By Charles Hampden-Turner & Fons Trompenaars
Capitalism has been in a state of crisis for nearly one hundred years. The effects of the stock market crash of 1929 were felt well into the 1950s. The turbulence in international currency markets in the late 1960s, which sparked worldwide street protests in 1968, was unresolved until the middle of the 1980s. The avalanche of financial crises that followed the failure of Lehman Brothers in September 2008 is still falling on businesses, consumers and communities around the world. In the face of such evidence it would be easy to think that capitalism is a doomed system. Nine Visions of Capitalism: Unlocking the Meanings of Wealth Creation suggests otherwise.
According to Charles Hampden-Turner and Fons Trompenaars capitalism does have a future, but only if the standard Anglo-American model of capitalism is radically transformed. As the authors point out, creating wealth entails much more than simply making money. Society is only better off when it creates wealth through the transformation of money into products and services and the transformation of these back into money via revenue received. The current model of capitalism has led to a situation where the net worth of the world's top 10 billionaires stands at over $500 billion, enough to end world poverty instantly twice over. But the global economy is not richer for the presence of billionaires if the money in their pockets has simply been transferred from those of other people. So how can this failing model be fixed?
Hampden-Turner and Trompenaars argue that accommodating diversity is a pre-requisite for the reinvention of wealth creation. China's spectacular growth, despite its recent problems, the dynamism and flexibility of the Mittelstand of German-speaking economies, Singapore's hybridization of East and West, the world's vibrant immigrant communities and the drive for renewable energy offer different aspects of an authoritative and challenging blueprint for the future of capitalism.
Finally, the authors of Nine Visions of Capitalism draw on examples of innovation in capitalism such as the Conscious Capitalism movement in the US, the Cambridge Phenomenon in the UK and the Global Alliance for Banking on Values, which has members from Mongolia to Patagonia as well as the US and Europe, to demonstrate what can be done to reinvigorate tired models and provide a realistic, practical and powerful transformation agenda for the global economy.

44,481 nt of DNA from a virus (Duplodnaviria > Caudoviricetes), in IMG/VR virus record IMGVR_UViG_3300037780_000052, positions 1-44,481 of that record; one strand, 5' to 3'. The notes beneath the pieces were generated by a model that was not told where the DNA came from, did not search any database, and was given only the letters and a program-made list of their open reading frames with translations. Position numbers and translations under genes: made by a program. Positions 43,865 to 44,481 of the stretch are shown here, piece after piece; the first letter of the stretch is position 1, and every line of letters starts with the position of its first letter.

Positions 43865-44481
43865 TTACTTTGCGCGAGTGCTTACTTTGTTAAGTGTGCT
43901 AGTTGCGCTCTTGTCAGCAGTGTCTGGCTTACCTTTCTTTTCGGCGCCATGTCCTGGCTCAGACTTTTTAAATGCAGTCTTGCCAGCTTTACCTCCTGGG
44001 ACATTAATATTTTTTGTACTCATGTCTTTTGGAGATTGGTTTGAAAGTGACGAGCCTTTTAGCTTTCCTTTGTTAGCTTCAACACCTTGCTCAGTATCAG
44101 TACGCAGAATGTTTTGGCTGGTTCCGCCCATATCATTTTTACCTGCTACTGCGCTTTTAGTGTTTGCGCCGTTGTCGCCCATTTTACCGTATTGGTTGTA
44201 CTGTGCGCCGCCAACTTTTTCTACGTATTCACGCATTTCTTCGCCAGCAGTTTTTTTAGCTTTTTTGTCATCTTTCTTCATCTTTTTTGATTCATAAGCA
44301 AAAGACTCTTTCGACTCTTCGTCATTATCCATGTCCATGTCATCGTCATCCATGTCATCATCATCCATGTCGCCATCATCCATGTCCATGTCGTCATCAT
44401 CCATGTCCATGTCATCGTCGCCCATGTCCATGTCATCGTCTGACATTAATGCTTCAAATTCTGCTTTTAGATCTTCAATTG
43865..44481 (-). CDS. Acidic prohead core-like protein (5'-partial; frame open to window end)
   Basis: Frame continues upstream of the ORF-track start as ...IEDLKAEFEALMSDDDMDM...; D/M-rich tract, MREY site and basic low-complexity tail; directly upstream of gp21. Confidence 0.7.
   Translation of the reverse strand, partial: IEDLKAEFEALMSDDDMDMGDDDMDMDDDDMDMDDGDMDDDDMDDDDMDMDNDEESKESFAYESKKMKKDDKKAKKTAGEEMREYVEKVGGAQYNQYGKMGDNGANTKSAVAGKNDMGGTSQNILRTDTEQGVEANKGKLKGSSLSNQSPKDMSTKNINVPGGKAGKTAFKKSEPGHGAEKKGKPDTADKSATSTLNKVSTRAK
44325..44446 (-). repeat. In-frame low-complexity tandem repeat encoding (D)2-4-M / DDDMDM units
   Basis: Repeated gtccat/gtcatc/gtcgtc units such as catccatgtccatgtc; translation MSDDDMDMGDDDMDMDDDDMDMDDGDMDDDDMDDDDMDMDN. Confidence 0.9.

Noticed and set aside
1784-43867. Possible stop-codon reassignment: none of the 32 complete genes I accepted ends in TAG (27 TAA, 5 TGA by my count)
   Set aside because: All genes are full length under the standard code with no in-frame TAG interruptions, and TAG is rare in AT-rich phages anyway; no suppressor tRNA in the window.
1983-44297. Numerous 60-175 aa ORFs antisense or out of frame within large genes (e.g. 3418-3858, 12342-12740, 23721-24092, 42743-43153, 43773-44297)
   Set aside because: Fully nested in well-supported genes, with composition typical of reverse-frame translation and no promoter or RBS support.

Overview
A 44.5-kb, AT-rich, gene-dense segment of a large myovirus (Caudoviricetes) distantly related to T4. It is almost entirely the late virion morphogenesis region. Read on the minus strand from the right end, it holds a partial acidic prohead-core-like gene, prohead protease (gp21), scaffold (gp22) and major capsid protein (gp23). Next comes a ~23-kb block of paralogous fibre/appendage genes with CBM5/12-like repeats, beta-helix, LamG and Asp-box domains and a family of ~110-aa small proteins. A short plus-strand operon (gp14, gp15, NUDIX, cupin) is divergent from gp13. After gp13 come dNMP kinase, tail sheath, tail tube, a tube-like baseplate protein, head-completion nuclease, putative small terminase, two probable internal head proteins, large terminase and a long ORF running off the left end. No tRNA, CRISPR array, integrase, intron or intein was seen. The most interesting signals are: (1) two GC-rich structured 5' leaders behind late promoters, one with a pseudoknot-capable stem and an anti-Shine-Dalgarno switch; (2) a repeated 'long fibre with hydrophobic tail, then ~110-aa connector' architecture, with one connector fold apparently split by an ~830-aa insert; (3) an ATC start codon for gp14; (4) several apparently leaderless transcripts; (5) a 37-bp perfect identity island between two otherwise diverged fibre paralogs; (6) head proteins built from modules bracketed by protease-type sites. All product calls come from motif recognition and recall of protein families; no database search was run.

Publisher: Infinite Ideas Limited (Independent Book Publishing)
Charles Hampden-Turner on Nine Visions of Capitalism
At the launch of this book at the Institute of Leadership & Management and co-hosted by AMBA, management philosopher Charles Hampden-Turner, gave AMBA an exclusive interview (16 minutes) in which he discussed the concept of capitalism, the importance of leadership and community and how capitalism needs to change in order to continue:
Table of Contents of Nine Visions of Capitalism
- The Anglo-American linear active model of capitalism
- Nothing to excess: can a once-winning combination be over-played?
- Stakeholders or just shareholders?
- Learning from China's spectacular growth
- Singapore and the hybrid economy: The infinite game
- The hidden virtues of small and medium-sized companies
- The conscious capitalism movement
- Harmonizing the cycles of nature
- The Global Alliance for Banking on Values (GABV)
- The 'Cambridge Phenomenon': Pure science and filthy lucre
- Can crowdfunding bring conscience back to capitalism?
- The prospects for a progressive capitalism
About Charles Hampden-Turner and Fons Trompenaar
According to Wikipedia Charles Hampden-Turner (1934 in London, England) is a British management philosopher, and Senior Research Associate at the Judge Business School at the University of Cambridge since 1990. He is the creator of Dilemma Theory and co-founder and Director of Research and Development at the Trompenaars-Hampden-Turner Group, in Amsterdam.
According to Wikipedia Fons Trompenaars (1953, Amsterdam) is a Dutch organizational theorist, management consultant, and author in the field of cross-cultural communication. He is known for the development of Trompenaars' model of national culture differences.